I love the short conversations, the back and forth – pithy bits of humor or spleen or whatever (like I know how to do pithy). When I first started this blogging business, I looked all over for some kind of like button to put on the blog – but they were all funky and connected to other things and so I never did install one. Wonder if I can now? The thing about conversations here is that I own them, and I can harvest them and keep them for a rainy day. Facebook? Pfff – who knows where the words go? And yes – it was, of course, an astute observation – smug would kind of ruin it all, so you can’t do that – kind of like singing in the wrong key. But yep. Pretty proud to be alive.

  4. Rebecca says:

    I love LOVE your stories! Thank you, ever so much, for your willingness to share, my dear friend!

  5. K says:

    Oh – HI!!! I miss you, crazy woman. What a delight to think of you reading me, which is a weird thing to say – but – there it is.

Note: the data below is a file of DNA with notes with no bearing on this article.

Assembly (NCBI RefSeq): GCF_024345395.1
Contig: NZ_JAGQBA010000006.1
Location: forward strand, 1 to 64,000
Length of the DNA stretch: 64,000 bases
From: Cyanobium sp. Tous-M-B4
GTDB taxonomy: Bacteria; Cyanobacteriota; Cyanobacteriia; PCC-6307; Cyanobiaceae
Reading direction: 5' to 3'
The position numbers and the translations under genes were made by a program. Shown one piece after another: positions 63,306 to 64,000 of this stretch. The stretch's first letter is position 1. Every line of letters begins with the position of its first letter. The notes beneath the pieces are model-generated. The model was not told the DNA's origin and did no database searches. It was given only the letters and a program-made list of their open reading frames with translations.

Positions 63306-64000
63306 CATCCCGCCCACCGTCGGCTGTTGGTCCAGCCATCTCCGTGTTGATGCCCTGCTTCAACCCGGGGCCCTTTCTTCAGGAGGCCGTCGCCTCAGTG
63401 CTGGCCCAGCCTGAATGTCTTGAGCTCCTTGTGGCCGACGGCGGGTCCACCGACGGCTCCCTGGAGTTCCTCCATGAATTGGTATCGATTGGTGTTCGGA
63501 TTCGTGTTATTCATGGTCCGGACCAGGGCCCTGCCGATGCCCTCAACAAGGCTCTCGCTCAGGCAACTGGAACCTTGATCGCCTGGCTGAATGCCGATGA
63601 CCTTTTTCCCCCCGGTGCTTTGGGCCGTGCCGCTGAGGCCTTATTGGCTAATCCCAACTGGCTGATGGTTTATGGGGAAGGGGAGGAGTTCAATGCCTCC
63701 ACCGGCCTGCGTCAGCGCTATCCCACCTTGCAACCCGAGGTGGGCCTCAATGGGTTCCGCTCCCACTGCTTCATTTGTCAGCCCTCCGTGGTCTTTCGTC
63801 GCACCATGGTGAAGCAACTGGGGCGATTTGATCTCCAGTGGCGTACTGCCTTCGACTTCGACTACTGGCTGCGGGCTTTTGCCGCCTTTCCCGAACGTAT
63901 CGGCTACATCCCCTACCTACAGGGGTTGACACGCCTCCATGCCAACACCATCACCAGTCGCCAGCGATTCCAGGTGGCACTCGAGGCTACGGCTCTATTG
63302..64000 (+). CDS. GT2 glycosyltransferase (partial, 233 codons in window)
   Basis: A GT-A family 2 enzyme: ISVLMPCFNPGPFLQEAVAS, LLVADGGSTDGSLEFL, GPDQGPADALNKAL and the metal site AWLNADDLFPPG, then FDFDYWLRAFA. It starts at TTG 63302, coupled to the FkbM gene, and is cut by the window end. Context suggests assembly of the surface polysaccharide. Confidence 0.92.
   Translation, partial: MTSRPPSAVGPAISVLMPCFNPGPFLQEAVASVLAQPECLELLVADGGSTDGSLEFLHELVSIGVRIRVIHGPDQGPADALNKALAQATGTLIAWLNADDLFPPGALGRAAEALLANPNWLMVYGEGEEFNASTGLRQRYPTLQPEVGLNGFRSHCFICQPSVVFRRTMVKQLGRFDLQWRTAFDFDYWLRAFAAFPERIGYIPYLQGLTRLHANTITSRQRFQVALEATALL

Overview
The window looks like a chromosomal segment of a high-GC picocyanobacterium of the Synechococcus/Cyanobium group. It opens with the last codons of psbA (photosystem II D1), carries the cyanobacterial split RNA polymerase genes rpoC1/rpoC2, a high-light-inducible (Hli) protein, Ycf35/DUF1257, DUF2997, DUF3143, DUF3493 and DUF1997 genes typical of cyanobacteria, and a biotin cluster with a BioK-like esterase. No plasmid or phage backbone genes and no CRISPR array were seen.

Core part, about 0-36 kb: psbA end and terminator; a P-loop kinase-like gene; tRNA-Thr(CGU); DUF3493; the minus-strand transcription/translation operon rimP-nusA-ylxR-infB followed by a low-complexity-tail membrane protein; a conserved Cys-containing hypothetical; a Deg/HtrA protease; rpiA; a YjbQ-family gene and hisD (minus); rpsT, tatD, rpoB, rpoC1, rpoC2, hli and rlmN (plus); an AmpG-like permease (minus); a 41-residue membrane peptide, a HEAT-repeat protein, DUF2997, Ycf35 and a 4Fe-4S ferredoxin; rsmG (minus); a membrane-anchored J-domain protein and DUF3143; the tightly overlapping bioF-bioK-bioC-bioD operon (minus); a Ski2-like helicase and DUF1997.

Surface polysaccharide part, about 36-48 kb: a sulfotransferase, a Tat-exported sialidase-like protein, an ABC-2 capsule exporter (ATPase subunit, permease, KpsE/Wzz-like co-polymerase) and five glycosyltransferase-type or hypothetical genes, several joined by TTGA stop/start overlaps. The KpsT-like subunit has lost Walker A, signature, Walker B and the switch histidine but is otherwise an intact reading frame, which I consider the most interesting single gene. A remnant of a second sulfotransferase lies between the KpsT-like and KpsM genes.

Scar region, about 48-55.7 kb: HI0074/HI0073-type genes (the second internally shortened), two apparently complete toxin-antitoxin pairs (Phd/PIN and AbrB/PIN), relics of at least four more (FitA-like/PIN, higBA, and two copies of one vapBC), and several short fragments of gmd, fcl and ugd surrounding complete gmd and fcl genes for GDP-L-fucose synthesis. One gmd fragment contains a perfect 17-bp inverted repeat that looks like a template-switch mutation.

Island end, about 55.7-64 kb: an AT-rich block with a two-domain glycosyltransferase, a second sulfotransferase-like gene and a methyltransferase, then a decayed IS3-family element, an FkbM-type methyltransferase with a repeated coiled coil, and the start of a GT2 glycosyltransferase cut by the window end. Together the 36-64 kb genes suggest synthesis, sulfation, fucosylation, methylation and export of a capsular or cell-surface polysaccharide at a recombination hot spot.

6. ginna says:

    How in the world could it ever end up that she breaks down and could land right across the street from your pasture?! That’s NUTS! It’s a blessing. And how nice that you could help her–and feel equipt to do so. I’m happy to hear this story!

    • K says:

      I know – it’s wild. And that the trailer was in front of my house, instead of in the enclosure, and that she had my keys on her. So many things. It was an amazing feeling.

  7. Donna says:

    God is still in the business of miracles and what fun that you got to be part of this one! He did a lot of arranging to give you the starring role! :)
    And I could see you in the picture with Guy.
    And I love your generous spirit and eyes to see!